I am sure that Bojkovic Onischuk is on the net somewhere. I will leave it as an exercise for anyone who wants to look through it.

There is another approach against 1.c4 that isn't as bad as it looks. 1...F5 is interesting.

gaereagdag

Actually there is another system that I like against 1.c4

Play 1..Nf6 then 2...e6 and 3..d5

Not the most ambitious. But pretty solid. May transpose into Queen's pawn games or a NimzoIndian. So if you don;t like those that's worth thinking about.

skakmadurinn

1.e6 and then d5 is very good. If you play the slav defence 1.c6 is fine.

gaereagdag

As Roman says in a  video the English opening can only occur if both players want it; white cannnot stop black taking the game out of an English.

TwoMove

The Botvinnik setup is perfectly playable for white of course but black is in no way losing against it. Titled players like Dembo, Kotronias, and Bologan have written books for black using KingsIndian formation against it.  There are several different ways of playing it. Avoiding Nc6, and playing in centre already mentioned. Delaying Nf6, and playing e5, and f5 probably the most ambitous approach if black can get it. Bologan thinks an approach with Nc6,Nf6 and e5 is ok. Playing for c5 instead of e5.

TwoMove

The Marin books are very good, have them myself, and give good explanations. There is a fair amount of advertising for the opening though, and he has a mission to keep it english because that is what club players like. Objectively though can have better chances getting an opening advantage transposing to 1.d4 lines in some cases. For example, against KingsIndian probably playing g3 KingsIndian, which fits with his other choices, gives better changes for advantage.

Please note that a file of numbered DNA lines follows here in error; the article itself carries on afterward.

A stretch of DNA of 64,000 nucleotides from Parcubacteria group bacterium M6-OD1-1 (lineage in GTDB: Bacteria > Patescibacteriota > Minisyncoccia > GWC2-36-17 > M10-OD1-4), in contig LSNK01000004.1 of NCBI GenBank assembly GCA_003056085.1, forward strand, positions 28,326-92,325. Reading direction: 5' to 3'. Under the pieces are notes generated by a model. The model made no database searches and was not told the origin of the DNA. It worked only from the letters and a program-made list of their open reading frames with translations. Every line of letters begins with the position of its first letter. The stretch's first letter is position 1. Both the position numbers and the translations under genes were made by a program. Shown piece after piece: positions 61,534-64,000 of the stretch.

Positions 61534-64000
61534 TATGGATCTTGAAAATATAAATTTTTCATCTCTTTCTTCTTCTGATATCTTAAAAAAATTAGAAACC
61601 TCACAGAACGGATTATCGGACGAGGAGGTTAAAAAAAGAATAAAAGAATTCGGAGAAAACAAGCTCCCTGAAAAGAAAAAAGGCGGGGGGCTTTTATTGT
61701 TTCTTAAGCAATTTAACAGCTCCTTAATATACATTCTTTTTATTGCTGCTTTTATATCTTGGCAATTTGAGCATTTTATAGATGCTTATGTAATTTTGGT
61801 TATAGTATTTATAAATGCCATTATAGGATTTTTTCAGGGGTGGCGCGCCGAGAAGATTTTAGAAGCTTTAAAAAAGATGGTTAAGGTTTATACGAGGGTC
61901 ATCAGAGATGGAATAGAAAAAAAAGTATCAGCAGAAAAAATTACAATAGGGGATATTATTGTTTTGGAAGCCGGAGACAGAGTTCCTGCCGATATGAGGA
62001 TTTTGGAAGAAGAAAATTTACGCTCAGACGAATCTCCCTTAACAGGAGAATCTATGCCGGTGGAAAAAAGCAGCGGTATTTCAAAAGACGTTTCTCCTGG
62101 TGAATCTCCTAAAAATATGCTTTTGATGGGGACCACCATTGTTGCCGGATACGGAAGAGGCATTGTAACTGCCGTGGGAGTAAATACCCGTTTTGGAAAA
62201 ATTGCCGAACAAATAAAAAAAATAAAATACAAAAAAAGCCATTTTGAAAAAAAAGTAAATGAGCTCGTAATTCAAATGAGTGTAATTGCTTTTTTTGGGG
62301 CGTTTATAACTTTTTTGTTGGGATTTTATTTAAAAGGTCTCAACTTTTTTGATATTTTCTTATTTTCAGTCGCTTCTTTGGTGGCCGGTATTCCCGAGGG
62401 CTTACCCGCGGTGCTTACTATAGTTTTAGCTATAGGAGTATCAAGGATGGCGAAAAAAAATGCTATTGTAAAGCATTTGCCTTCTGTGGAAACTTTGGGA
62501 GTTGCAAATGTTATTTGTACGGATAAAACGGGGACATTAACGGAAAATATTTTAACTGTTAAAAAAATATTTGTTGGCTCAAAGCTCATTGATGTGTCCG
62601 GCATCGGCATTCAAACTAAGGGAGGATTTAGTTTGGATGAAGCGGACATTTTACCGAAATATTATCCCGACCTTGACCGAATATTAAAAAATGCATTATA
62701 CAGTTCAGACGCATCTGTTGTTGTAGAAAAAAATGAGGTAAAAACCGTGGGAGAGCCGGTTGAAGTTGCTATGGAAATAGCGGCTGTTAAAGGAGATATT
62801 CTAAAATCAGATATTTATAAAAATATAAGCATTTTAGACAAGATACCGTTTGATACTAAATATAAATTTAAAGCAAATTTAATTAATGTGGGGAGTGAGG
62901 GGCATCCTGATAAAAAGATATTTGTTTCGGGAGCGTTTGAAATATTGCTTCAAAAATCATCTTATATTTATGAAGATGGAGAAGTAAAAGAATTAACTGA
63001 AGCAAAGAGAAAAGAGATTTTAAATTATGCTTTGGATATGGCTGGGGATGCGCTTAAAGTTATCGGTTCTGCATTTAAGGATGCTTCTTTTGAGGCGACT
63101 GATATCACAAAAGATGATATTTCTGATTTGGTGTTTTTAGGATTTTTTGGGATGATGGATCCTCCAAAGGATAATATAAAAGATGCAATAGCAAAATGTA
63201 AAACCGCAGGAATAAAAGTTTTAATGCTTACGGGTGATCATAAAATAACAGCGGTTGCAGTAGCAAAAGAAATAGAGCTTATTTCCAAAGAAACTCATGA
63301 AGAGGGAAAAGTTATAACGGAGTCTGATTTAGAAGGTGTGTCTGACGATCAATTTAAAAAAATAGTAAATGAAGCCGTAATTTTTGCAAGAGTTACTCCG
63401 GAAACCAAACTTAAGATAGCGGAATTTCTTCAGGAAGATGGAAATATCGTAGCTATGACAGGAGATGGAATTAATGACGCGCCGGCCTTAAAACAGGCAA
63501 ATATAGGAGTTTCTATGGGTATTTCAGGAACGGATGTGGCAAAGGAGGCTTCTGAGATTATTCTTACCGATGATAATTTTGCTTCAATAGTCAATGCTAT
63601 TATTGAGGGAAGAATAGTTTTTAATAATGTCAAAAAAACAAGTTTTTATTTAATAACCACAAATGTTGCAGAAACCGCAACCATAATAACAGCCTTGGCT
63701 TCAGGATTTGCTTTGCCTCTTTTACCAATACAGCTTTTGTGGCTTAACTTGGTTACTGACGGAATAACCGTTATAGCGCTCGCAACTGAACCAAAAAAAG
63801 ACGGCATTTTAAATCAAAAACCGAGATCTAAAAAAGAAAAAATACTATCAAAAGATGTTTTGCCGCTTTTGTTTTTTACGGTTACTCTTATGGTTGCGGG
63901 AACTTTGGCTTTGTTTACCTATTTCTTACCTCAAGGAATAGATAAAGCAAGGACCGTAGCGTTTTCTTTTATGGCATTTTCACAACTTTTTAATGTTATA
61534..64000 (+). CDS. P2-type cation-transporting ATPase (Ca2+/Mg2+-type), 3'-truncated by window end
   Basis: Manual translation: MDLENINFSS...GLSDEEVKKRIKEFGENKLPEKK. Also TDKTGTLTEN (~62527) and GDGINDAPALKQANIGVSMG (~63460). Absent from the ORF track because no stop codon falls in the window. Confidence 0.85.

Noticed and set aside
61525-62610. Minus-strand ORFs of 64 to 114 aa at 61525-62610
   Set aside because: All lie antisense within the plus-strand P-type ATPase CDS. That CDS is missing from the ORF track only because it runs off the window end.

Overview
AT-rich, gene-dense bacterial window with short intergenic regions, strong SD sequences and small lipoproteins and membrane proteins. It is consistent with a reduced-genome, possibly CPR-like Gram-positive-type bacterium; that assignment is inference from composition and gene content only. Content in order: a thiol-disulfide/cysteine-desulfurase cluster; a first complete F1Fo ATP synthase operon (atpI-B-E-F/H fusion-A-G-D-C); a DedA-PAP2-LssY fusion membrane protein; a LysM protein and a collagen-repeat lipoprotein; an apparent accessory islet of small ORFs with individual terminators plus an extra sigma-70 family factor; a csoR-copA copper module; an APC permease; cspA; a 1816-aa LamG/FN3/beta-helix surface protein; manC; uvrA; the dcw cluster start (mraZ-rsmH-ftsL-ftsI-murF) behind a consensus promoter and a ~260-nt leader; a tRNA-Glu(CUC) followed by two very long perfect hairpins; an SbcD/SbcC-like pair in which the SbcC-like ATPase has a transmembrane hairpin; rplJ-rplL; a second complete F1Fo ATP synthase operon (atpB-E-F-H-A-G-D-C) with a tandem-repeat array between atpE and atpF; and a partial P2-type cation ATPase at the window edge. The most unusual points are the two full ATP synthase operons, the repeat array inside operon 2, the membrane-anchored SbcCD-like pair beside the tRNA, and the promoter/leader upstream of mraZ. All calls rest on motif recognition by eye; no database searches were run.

iamdeafzed
AlxMaster wrote:

What is the best defense against 1. c4 ?

 

is it c5? e5? or Nf6?

I feel ya on this one. I've been looking for a system against English Openings for awhile now myself and to this day, I'm still not totally satisfied with what I'm using. My biggest problem has always been trying to create decent counterplay against an English.

That said, these days I've settled on a system of 1...e5, followed by Nf6, g6,Bg7 and O-O...like a King's Indian Defense setup, except playing e5 immediately instead of waiting for it on move 6. The master-level statistics for this setup (in the order I've described at any rate...) aren't particularly great for black, probably because (I'm guessing) it gives white an opportunity to strike with a timely d4 while black's developing his kingside, but...eh well, so far it's worked reasonably well for me.

And for the record, there's gotta be at least 10 different reasonable/playable replies to 1.c4, though many probably end up transposing to other common systems: 1...g6, 1...b6, 1...f5, 1...e5, 1...e6, 1...d6, 1...d5 (eh), 1...Nf6, 1...c5, 1...c6.

One nice thing about 1...f5 is that white, to my knowledge, can't really avoid this Duch Defense-like setup by black. Not everyone's fond of Dutch positions though, myself included.

binblaster

1. ...Nc6!

TwoMove

Is this the Bojkovic v Onischuk game refering to

http://www.chessgames.com/perl/chessgame?gid=1242616

The e5, f5 setup is ambitious but risky for black. It can work well against lower rated players. The game itself seems pretty obscure, not sure why a model game for either side really.

The sounder line, more center based line with e5 is

1.c4 g6 2 Bg7 3g3 d6 4Bg2 Nf6 5e4 0.0 6Ng-e2 e5 There are a few move orders black can get here. Marin prefers 6...c5 for black because of that possibilty he prefers transposing to g3 KingsIndian with 5d4 in own games.

 

 After 70.0 Be6 8d3 Na6 9h3 Qd7 10Kh2 c6 11f4 h5 Marin suggested the TN 12Rf3 but I don't think it is too hard for black to face. The idea is that if black plays the normal h4, f5 followed by Qf1 is a problem but once black knows that Rf3 starts to look a bit strange.

njodidio542